When was the last time, you did absolutely nothing, for at least ten minutes?
It’s not easy to keep your mind still, is it? Especially today, when we’re used to processing so much information, all at once.
Here’s the thing; you look after your body- by eating healthy and exercising; you look after your appearance and hygiene- by showering, styling your hair, picking your outfits; you look after your car- by changing your oil, getting it cleaned.
How often do you look after your mind?
Whether you realize it or not, your mind is your most precious resource. It’s where your ideas, feelings, and creativity come to life. That’s why you need to pamper it, keep it warm, keep it happy.
When anxiety hits…
I’m pretty sure just like me, you all know the feeling of having that little voice in your head that just keeps running and running AND running. Picture this: you get up in the morning, and as you’re brushing your teeth you’re already thinking of the next thing you need to get done. Getting your kids ready for school, making breakfast or going for a quick walk with your dog. You look at the time and start feeling anxious. Okay, I have 30 minutes, 20 minutes, 10 minutes to go. You get in your car/bus/train and you’re already thinking about all the work waiting for you at the office. You get to the office, and you’re thinking “okay these are the emails I have to answer“, “I have to call this person back“, “I need to get this filed“, “this needs to be completed ASAP“. As you leave work, you’re thinking “okay what’s next? Dinner, kids, laundry, dog, workout, snacks, gotta check my email, too”.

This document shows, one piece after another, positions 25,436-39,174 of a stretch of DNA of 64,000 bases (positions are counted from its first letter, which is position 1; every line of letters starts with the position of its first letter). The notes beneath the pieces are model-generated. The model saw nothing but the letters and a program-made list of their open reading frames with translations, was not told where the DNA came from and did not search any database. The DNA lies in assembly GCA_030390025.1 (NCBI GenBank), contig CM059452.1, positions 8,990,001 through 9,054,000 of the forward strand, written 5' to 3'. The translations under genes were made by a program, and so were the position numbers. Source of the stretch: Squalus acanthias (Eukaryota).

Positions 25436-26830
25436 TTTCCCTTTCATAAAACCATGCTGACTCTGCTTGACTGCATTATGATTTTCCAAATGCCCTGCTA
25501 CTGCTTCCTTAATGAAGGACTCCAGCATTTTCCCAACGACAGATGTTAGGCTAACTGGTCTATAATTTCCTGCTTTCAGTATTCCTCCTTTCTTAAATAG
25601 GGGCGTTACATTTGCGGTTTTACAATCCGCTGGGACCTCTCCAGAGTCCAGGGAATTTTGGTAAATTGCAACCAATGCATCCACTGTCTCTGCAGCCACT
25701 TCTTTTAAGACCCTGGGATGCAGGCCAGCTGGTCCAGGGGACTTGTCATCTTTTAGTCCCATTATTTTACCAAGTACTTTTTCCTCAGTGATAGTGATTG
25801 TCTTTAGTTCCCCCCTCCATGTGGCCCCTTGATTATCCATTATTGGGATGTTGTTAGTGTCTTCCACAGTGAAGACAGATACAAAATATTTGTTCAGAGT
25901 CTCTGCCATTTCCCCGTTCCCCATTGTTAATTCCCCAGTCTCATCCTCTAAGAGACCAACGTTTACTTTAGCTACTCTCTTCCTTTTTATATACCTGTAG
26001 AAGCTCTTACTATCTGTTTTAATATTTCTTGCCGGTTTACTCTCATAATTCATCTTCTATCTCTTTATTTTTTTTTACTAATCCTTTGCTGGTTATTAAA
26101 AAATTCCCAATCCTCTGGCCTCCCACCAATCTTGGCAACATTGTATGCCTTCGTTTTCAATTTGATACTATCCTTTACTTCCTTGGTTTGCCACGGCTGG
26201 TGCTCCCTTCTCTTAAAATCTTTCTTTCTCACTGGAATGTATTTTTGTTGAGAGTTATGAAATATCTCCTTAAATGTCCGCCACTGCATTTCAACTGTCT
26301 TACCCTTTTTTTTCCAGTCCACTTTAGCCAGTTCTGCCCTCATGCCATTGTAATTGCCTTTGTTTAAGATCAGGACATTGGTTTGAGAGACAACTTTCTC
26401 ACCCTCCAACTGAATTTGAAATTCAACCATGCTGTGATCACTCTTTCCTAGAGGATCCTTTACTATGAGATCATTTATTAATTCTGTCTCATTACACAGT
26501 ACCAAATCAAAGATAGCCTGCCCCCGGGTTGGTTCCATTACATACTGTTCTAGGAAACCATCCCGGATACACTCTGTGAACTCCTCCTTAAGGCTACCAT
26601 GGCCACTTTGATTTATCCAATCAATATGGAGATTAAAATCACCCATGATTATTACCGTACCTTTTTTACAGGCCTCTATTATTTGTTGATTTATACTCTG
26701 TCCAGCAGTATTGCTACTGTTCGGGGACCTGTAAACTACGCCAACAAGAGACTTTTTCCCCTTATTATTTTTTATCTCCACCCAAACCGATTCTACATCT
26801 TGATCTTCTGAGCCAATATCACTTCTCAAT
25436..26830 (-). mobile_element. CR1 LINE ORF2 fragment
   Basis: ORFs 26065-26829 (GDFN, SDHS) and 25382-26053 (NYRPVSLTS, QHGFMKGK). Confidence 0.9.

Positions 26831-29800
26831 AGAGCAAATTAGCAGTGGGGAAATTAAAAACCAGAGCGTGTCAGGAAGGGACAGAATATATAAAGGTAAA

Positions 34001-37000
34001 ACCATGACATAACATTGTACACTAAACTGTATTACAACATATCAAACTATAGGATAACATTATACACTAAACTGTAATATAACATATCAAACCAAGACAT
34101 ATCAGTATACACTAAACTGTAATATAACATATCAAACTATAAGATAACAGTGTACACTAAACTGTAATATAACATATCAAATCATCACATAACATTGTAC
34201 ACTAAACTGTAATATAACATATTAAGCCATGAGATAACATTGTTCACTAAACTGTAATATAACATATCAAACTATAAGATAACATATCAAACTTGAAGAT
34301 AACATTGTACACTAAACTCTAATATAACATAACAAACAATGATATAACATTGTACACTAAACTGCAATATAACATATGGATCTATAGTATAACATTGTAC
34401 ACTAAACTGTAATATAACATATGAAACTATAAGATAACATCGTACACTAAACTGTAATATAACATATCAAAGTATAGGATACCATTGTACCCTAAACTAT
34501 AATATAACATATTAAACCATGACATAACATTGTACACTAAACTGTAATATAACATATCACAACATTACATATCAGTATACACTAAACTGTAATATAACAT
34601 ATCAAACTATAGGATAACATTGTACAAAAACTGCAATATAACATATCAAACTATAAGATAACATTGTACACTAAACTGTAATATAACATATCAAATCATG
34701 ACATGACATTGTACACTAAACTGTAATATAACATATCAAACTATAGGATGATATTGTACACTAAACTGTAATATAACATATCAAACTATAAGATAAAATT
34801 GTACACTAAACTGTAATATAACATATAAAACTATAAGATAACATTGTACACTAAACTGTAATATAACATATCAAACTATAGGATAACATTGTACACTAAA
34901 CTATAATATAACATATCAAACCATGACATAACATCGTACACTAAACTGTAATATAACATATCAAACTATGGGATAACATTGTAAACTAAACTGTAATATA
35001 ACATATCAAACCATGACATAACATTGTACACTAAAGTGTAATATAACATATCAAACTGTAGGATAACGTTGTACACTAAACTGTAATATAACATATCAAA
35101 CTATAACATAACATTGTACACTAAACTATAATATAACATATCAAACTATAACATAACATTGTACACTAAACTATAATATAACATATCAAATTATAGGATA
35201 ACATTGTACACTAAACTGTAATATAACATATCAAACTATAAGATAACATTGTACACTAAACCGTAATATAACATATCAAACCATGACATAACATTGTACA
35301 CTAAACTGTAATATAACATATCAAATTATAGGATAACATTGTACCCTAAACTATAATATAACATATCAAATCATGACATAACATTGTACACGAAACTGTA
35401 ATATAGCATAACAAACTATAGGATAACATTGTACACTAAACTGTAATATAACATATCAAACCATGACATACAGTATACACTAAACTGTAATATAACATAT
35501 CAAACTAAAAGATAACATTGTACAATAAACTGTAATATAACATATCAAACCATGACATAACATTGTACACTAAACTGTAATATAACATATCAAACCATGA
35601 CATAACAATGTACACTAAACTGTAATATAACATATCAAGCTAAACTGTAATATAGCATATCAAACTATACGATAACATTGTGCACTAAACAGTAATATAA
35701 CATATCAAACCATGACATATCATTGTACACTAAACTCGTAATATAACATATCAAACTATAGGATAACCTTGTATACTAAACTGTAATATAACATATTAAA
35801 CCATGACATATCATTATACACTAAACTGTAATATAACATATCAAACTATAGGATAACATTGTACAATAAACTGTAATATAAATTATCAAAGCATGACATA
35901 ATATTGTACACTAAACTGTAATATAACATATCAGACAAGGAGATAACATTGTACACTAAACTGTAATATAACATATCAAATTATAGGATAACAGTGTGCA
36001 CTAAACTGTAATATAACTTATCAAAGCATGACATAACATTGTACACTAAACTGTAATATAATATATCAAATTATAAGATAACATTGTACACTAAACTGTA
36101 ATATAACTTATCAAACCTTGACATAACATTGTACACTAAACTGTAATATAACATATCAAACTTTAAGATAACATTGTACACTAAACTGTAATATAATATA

When you finally get to bed, you suddenly remember about something you forgot to do at work, and the anxiety keeps you up all night. Truth is, most of the time, you’re thinking about doing or needing to do something different, from what you’re doing right now, at this moment.
You’re getting yourself worked up and anxious by thinking… about the thing you’re feeling anxious about.
I mean, this is crazy-talk, hello?
Yet we all do it (well, most of us, anyway). All the time. Practicing mindfulness can help you deal with that anxiety. It can bring more awareness of what’s around you and help you notice just how much you’ve been missing out on.
The only way to learn mindfulness is to practice it. Mindfulness is the energy of awareness. Awareness of what’s around you. Sort of like observing yourself, without judgment or criticism. As you practice mindfulness, you start to notice how much you’ve been missing out on. You will also realize that you aren’t as aware as you thought you were.
SIMPLE MINDFULNESS EXERCISES TO TRY TODAY
FIRST THING IN THE MORNING
As you take your morning shower, don’t let your mind race. When you’re getting ready for the day, focus on what you’re doing at this given moment. Feel the warm water on your skin. Smell the soap, feel the silky foam and notice how good it feels against your skin. As the hot water hits your muscles- relax them and release that tension. Brush your teeth slowly. Focus on all your senses. It won’t be easy at first because your mind is used to rushing all the time. As you practice this every day though, you’ll slowly start noticing yourself feeling calmer- and that, is a superpower. Is there a better way to start the day?
Someone once said: “miracles happen every day- change your perspective and you’ll see them all around you“. Practicing gratitude can not only help you become more mindful it can completely change your perspective and outlook on life. You’ll start noticing those small miracles all around you. How does this tie in with mindfulness? When you take time to consider what you’re grateful for, you’re mindful and actively searching for those things. You can look around the room you’re sitting in right now- what or who do you notice that you feel grateful for? Every morning, take a few minutes to write down 5 things you feel grateful for. Don’t just write them though; try to really feel that gratitude with all your heart. Do this for a week, two, three, until it becomes a daily habit.